- Françoise Sagan (1935-2004) French Playwright, Novelist, Screenwriter

It takes 43 muscles to frown and 17 to smile but it doesn't take any to sit there with a dumb look on your face.
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post #7 of 31 Old 05-08-2011, 11:14 AM
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Quote:
Originally Posted by Fishta View Post
i would probably get a 10 gallon tank. the PH value is about 7-9, Hardness (as in CaCO3) 50 -120. the tap water in my country is potable so does that help? Total Alkalinity (as CaCO3) 20 - 60 10 -50 @ Total Hardness (as CaCO3) 50 - 120
"Potable" means safe for drinking. But what is safe for humans is not necessarily safe for fish.

The hardness is OK, I am assuming those numbers are parts per million (ppm). The pH fluctuation from 7 to 9 is dangerous. If it is that variable, you will need to check the pH prior to each water change to avoid too great a fluctuation. Once a tank is established with fish, the pH will naturally settle and it should not fluctuate much or the fish will be stressed.

As for fish, in a 10g you do not have a lot of room. Neon tetra were mentioned, so a group of 7 would be OK (with live plants) and perhaps a bottom fish, like a trio of Corydoras, or a small species of catfish.

Other options are smaller fish, such as Ember Tetra, one of the dwarf rasbora like Boraras brigittae, or Dario dario. With these "dwarf" species, a group of 7 of 2 species would be nice, providing a bit more interest with different colour and behaviours. And one of the dwarf cory species, a group of 7? There are lots of options with small fish.

We have fish profiles here, second tab from the left in the blue bar across the top of the page, and you will find many fish species under the characins and cyprinids sections with information on tank size, water, compatibility, etc. When a fish name is shaded in a post, it means that species is included in the profiles and you can click on the shaded name to see the profile, example Pygmy Cory.

Byron.

Byron Hosking, BMus, MA
Vancouver, BC, Canada

The aquarist is one who must learn the ways of the biologist, the chemist, and the veterinarian. [unknown source]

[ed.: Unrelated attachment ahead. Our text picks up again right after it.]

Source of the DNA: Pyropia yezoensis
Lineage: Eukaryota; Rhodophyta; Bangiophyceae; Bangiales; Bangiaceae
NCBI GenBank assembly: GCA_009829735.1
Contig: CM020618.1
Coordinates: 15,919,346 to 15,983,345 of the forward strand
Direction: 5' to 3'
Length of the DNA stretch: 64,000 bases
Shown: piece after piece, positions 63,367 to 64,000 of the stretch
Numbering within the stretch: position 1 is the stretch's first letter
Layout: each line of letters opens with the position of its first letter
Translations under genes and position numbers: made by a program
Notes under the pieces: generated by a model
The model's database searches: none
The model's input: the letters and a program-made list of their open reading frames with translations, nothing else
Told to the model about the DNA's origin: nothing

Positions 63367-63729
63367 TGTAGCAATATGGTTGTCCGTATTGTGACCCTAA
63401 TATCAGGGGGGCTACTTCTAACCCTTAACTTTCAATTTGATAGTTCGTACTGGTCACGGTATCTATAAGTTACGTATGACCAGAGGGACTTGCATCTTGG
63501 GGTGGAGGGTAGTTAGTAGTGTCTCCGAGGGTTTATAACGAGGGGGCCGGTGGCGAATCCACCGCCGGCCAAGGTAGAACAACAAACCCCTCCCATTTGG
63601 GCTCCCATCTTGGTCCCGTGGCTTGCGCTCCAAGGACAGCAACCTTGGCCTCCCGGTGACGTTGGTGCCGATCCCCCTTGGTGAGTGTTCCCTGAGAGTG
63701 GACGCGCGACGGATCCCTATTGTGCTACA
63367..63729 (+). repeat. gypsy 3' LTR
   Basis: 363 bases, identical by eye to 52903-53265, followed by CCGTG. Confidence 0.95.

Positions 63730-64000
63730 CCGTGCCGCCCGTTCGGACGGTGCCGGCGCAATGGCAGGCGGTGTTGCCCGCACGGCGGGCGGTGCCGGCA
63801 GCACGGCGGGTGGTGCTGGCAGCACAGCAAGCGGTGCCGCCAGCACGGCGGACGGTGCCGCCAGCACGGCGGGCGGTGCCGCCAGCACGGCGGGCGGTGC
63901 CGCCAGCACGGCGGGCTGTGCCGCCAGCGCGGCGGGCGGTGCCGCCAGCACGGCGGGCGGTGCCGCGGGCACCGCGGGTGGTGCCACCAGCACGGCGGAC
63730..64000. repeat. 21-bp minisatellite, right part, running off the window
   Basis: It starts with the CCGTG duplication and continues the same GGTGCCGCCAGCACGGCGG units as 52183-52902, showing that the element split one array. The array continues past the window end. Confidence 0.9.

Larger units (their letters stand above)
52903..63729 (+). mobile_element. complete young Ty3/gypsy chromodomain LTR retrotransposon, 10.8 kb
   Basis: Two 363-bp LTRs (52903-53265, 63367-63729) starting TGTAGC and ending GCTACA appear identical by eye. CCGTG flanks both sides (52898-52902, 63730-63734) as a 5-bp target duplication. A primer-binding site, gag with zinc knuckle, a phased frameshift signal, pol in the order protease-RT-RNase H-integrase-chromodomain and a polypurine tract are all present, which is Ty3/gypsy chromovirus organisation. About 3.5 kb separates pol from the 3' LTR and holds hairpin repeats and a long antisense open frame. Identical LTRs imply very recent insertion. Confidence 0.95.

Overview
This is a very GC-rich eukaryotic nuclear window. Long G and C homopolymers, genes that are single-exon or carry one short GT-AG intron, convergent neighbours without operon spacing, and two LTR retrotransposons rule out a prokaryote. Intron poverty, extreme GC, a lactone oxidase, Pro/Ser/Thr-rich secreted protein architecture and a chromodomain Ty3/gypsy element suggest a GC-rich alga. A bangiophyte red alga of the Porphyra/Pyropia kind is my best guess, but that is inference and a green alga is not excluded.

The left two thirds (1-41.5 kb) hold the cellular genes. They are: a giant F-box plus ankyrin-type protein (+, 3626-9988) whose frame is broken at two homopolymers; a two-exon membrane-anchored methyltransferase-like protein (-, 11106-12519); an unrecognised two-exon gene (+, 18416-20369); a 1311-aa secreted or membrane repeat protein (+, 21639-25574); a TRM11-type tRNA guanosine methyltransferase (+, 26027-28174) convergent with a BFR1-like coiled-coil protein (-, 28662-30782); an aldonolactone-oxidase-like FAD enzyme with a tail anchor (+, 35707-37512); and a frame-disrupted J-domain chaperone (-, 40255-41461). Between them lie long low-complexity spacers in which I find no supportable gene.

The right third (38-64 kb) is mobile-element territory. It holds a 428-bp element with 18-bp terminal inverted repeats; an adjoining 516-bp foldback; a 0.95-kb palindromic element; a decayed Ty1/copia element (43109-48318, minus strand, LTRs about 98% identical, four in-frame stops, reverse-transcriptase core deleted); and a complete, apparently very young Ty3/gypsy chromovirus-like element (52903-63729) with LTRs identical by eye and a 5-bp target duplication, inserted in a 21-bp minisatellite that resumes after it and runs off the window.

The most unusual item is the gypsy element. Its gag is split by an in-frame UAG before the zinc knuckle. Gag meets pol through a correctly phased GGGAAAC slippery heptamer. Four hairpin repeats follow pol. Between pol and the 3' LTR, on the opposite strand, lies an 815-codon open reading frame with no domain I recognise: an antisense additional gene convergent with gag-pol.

Something we all need to remember: The fish you've acquired was quite happy not being owned by you, minding its own business. If you’re going to take it under your wing then you’re responsible for it. Every aspect of its life is under your control, from water quality and temperature to swimming space. [Nathan Hill in PFK]
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post #8 of 31 Old 05-08-2011, 12:10 PM
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The sticky articles in the plant section are a great read too.

"Basic approach to the natural planted aquarium."

It helps understand what the plants need to be healthy.
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Fishta (05-08-2011)
post #9 of 31 Old 05-08-2011, 09:21 PM Thread Starter
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okay. is there some types of plants that i should have in my aquarrium? and types of substrate?

I have loved to the point of madness; That which is called madness, That which to me, Is the only sensible way to love."

- Françoise Sagan (1935-2004) French Playwright, Novelist, Screenwriter

It takes 43 muscles to frown and 17 to smile but it doesn't take any to sit there with a dumb look on your face.
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post #10 of 31 Old 05-08-2011, 11:56 PM
the finer the grain for live plants, the better. Helps the plants root better.

What types of plants you can have will depend on lighting and if you are going to be dosing ferts, co2, etc. For basic setups with stock light systems and bulb, you can go for a low-light setup so plants like anubias, swords, floating plants, and crypts will work well. Most plants will work with a low-light setup.